WASHINGTON – An Atlas 5 successfully launched the latest in the Landsat series of earth science satellites on September 27, continuing a program that began nearly half a century ago.
United Launch Alliance’s Atlas 5 401 lifted off from Space Launch Complex 3 at Vandenberg Space Force Base in California at 2:12 p.m. EST, quickly disappearing in a dense layer of sea clouds. enveloping the coastal spaceport. The Centaur upper stage placed the Landsat 9 satellite in a sun-synchronous orbit one hour and 20 minutes after take-off.
The nearly $ 750 million Landsat 9 is a quasi-twin of Landsat 8, launched in 2013 and which remains in service. Landsat 9 offers some improvements to its two instruments, a visible and infrared imager and a thermal infrared sensor. The imager, called Operational Land Imager 2, can measure 16,000 shades in each of nine wavelength bands, compared to 4,000 shades in the instrument on Landsat 8, said Michael Egan, NASA’s Landsat program manager. , during a pre-launch briefing on September 25.
Landsat 8 and 9 can each image the entire surface of the Earth every 16 days. They will be staggered in their orbits so that, combined, the two spacecraft will offer an eight-day revisit time. Landsat 9 is expected to enter service in early January, when operations will be transferred to the US Geological Survey (USGS).
Landsat 9 is the latest in a series of missions dating back to the first Landsat launched in 1972. âIt represents the longest continuously acquired world record for the surface of the Earth,â Egan said. âLandsat 9 will continue to provide consistent data on the evolution of land cover and land use with our planet. “
This is particularly important, according to scientists, for monitoring climate change. “The USGS 50-Year Archive provides a very reliable, very stable, and high-quality terrestrial and aquatic imagery record that can enable quantification of the spatial and temporal effects of climate variability and change on human systems and natural, âsaid Chris Crawford. , a Landsat 9 project scientist at the USGS, during a briefing on September 24.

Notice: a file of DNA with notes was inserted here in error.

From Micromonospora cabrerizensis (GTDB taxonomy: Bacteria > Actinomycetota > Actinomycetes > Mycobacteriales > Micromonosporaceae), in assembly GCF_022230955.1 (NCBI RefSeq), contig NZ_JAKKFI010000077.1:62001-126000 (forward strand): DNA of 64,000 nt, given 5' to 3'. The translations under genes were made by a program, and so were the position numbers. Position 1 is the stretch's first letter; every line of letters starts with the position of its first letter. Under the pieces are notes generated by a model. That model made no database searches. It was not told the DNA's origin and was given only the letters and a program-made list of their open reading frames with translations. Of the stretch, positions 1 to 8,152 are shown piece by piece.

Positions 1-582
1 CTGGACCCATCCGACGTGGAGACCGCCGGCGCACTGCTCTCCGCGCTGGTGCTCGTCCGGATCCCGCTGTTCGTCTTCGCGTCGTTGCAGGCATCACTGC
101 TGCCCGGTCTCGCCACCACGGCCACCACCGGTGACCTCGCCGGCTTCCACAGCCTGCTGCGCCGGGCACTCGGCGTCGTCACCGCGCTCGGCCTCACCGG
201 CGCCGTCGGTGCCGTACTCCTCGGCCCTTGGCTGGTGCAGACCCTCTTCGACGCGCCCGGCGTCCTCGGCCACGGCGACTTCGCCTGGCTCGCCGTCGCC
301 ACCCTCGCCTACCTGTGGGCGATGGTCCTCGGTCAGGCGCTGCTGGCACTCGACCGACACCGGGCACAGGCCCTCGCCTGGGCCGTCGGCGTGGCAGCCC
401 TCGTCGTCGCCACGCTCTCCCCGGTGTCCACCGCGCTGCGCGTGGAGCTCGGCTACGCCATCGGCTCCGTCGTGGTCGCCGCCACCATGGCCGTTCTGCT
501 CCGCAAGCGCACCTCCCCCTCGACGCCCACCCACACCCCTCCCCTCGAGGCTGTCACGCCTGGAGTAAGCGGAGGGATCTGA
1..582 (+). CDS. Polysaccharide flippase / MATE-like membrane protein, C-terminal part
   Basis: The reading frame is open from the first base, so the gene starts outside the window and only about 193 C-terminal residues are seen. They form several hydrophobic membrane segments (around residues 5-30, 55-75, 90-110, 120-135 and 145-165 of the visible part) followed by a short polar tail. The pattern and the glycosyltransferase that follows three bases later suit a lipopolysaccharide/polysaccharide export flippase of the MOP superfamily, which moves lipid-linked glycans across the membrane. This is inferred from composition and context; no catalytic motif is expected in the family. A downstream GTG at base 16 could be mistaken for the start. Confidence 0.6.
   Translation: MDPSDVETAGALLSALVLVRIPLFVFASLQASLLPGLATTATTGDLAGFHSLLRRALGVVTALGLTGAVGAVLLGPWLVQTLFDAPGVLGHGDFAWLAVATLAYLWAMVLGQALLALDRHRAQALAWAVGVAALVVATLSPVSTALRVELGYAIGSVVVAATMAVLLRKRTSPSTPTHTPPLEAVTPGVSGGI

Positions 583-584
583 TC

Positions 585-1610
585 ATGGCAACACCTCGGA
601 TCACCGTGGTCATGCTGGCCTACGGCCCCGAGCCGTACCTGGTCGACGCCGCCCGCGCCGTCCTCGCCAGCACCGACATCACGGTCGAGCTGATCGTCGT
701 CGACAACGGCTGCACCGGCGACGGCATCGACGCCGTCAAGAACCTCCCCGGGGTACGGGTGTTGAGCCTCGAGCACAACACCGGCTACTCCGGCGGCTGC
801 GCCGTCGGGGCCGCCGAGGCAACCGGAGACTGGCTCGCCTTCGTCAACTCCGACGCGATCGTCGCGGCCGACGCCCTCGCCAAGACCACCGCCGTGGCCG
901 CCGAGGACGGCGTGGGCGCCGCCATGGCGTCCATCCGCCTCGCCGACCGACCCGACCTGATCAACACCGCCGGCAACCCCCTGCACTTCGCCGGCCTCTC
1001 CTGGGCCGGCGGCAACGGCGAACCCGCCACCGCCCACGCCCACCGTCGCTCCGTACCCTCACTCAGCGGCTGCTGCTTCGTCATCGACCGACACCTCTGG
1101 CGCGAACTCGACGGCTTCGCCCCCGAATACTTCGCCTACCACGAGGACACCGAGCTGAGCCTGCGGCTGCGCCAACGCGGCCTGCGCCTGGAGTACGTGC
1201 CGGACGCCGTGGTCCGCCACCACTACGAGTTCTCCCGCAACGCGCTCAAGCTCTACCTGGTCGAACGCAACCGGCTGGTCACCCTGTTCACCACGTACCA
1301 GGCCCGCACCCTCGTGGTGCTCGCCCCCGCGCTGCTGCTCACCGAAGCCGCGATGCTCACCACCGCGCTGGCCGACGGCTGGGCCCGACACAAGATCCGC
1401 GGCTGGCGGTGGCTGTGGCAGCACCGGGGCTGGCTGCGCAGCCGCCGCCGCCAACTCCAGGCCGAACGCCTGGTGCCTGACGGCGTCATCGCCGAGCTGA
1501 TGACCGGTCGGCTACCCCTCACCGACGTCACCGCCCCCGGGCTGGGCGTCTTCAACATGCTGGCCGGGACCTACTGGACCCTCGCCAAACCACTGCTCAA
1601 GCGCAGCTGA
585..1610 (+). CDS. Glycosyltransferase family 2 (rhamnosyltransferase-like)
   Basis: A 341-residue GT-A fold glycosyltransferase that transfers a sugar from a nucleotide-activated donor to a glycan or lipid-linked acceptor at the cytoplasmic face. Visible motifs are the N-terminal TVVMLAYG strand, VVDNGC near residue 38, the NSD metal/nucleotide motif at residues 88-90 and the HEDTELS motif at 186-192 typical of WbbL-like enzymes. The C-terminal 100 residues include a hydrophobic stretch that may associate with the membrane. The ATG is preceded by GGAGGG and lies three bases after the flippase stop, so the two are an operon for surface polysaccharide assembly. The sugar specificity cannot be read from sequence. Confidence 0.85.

Landsat 9 is designed to last at least five years, but scientists hope it will last much longer. Landsat 7, launched in 1999, remains in limited service today. Del Jenstrom, Landsat 9 project manager at NASA’s Goddard Space Flight Center, said Landsat 9 has enough thruster to operate for at least 15 years, depending on the accuracy of its orbital insertion.
Planning is underway for future Landsat satellites as part of the Landsat Next program. Future Landsat satellites will likely be very different as NASA and USGS incorporate new technologies and architectures.
“We’re looking at a series of improvements, such as higher spatial resolution, more spectral bands, and more frequent coverage, which are the highest priorities we’ve heard from the user community,” said Jeff Masek, scientist of the Landsat 9 project at NASA. Goddard.
The launch also carried four cubesats as secondary payloads, two sponsored by NASA. The Colorado Ultraviolet Transit (CUTE) experiment will study exoplanets passing in front of or passing through their host stars at ultraviolet wavelengths. Boston University’s Cusp Plasma Imaging Detector (CuPID) cubesat will measure X-ray emissions from solar wind particles colliding with Earth’s atmosphere.
Neither party involved in the launch has disclosed details of the other two cubesats, sponsored by the Air Force Research Laboratory, the Defense Innovation Unit and the Missile Defense Agency. NASA and ULA officials spoke little of them, including their names, during the pre-launch briefing on September 25, other than the fact that one of them would be demonstrating the communications technology. Cesium Astro previously said it has built two cubesats that will participate in this launch to test its phased array antenna technology.
“The Space Force was very quiet about what their two cubesats were doing,” said Tim Dunn, mission launch director for NASA’s launch services program.